An Ultimate Guide To Understand Ulcerative Colitis

Ulcerative colitis is one of the most common types of inflammatory bowel disease which has a high prevalence. It is a lifelong disease that can develop at any age and is associated with significant morbidity. It highly affects a person’s social and psychological well being, especially if it is poorly controlled.  

Ulcerative colitis is a chronic disease that only affects the large intestine of the body and causes inflammation and sores. These sores are known as ulcers and it occurs in the lining of the rectum and colon. The inflammation usually begins in the rectum and lower colon but it may also spread continuously to involve the entire colon.

What is inflammatory bowel disease?

Inflammatory bowel disease refers to the group of conditions in which the immune system of the human body fails to perform its functions properly and as a result, it attacks the parts of the digestive system. Inflammatory bowel disease affects millions of people across the world and various researchers believe that the combination of four factors leads to the development of inflammatory bowel disease and the factors are as follows:

  • Inappropriate reactions of the immune system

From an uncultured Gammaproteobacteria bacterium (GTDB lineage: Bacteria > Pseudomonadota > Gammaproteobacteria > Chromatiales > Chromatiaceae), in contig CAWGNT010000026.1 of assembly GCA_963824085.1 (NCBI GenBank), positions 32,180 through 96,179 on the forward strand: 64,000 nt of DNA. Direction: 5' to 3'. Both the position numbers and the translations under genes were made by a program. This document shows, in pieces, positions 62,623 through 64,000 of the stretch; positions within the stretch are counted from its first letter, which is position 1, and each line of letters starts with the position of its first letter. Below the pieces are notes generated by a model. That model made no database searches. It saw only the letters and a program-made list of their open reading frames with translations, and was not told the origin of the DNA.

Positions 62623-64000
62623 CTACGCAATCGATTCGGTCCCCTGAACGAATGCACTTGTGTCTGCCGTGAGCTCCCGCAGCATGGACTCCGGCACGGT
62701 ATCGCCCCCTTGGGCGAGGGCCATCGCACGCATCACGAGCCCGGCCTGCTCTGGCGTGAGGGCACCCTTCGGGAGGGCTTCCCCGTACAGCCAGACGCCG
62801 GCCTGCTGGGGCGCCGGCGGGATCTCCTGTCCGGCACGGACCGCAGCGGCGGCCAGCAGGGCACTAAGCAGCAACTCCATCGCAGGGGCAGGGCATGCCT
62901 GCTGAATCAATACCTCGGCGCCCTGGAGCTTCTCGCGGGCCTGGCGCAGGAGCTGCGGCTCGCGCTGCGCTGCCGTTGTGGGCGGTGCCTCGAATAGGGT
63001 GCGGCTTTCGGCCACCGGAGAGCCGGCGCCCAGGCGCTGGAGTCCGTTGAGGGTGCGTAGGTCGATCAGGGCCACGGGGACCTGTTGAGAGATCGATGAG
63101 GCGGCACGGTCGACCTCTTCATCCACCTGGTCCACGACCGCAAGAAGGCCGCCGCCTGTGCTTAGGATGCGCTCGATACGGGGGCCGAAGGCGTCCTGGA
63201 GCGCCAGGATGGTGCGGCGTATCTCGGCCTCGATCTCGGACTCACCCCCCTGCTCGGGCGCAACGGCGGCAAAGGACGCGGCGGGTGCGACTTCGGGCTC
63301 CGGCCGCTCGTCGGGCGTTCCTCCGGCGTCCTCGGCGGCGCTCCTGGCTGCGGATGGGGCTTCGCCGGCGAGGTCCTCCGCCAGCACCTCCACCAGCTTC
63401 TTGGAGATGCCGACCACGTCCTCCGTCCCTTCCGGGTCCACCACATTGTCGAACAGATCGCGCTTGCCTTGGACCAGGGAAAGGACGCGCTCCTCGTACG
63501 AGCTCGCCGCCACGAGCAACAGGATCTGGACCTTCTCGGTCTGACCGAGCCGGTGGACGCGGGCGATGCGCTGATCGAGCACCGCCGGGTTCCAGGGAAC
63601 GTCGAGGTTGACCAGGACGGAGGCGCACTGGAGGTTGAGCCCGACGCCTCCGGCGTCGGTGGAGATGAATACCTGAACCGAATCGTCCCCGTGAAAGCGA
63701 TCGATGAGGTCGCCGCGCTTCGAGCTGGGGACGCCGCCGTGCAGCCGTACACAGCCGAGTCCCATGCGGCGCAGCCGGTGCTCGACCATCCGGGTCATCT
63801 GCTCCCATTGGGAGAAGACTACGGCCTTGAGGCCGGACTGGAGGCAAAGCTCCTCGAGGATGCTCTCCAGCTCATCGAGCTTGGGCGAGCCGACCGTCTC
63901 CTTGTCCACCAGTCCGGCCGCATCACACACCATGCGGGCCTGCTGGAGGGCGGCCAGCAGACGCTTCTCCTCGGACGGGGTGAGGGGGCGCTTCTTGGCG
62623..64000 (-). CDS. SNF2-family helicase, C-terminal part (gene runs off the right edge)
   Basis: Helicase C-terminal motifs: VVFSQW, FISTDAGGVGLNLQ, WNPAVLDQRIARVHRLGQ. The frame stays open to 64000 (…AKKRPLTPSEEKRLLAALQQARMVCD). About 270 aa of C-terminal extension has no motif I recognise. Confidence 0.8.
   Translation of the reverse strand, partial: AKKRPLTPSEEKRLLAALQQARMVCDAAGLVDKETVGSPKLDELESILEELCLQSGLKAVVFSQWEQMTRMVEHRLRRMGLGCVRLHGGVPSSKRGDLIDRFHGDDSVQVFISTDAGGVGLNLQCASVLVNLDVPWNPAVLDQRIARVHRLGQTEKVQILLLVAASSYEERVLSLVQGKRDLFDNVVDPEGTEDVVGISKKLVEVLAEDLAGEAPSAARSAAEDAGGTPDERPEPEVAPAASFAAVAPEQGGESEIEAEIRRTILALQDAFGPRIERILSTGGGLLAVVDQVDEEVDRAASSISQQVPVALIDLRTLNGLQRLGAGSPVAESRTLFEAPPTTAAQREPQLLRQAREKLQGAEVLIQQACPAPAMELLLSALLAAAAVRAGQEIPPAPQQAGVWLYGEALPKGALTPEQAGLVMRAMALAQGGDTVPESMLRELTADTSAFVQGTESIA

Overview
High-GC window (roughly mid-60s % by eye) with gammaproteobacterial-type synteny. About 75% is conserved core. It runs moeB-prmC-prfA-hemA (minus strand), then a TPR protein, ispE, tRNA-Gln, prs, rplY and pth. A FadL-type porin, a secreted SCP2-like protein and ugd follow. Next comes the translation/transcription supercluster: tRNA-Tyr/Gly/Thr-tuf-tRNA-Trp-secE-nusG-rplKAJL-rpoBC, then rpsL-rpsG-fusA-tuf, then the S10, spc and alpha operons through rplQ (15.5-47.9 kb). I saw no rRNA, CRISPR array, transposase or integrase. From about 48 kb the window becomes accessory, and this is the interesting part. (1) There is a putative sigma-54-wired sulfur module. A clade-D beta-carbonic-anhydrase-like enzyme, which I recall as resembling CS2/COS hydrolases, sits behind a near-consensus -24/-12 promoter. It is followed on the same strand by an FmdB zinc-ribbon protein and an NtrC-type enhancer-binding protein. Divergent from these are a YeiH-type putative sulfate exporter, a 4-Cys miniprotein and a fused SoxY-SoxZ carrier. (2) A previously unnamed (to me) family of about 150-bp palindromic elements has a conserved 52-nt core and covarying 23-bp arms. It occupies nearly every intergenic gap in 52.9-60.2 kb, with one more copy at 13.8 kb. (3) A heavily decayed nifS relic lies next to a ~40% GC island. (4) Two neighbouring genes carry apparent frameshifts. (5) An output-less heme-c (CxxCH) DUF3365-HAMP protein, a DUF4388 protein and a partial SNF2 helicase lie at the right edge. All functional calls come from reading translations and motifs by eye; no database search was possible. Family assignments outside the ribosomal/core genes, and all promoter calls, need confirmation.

• Environmental triggers
  • Imbalance of intestinal bacteria
  • Genetic component

Inflammatory bowel disease is basically a term used to describe two main diseases – Crohn’s disease and Ulcerative colitis.

Symptoms of Ulcerative Colitis

Abdominal pain and bloody diarrhea are the most common symptoms of ulcerative colitis. Some other symptoms of ulcerative colitis include:

  • Fatigue
  • Weight Loss
  • Anemia
  • Joint pain
  • Rectal bleeding
  • Loss of appetite
  • Frequent bowel movements

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Forms of Ulcerative Colitis

Ulcerative colitis is classified according to the maximal extent of inflammation. Ulcerative colitis is classified into three forms:

1. Ulcerative Proctitis – It is a mild form of ulcerative colitis and it occurs when the inflammation occurs in the rectum and lower part of the colon. Patients who are suffering from ulcerative proctitis tend to experience milder symptoms as compared to serious forms and the symptom includes anorectal bleeding, accompanied by the passage of mucus.

2. Pancolitis – It is a form of ulcerative colitis that causes severe symptoms and it occurs when the inflammation occurs in the entire colon. It affects the entire internal lining of the colon. The inflammation spreads to the entire large intestine including, right colon, left colon, transverse colon, descending colon and the rectum.

3. Distal colitis – It is also known as limited colitis and it means that the inflammation occurs only on the left side of the colon.

How ulcerative colitis affect the gut?

When we eat anything, the food goes does to the stomach where the digestive juices break the food down to the porridge like consistency. This partly digested food then moves to the small intestine where it is further broken down so that all the required and useful nutrients from the food can be absorbed in the blood through the wall of the intestine.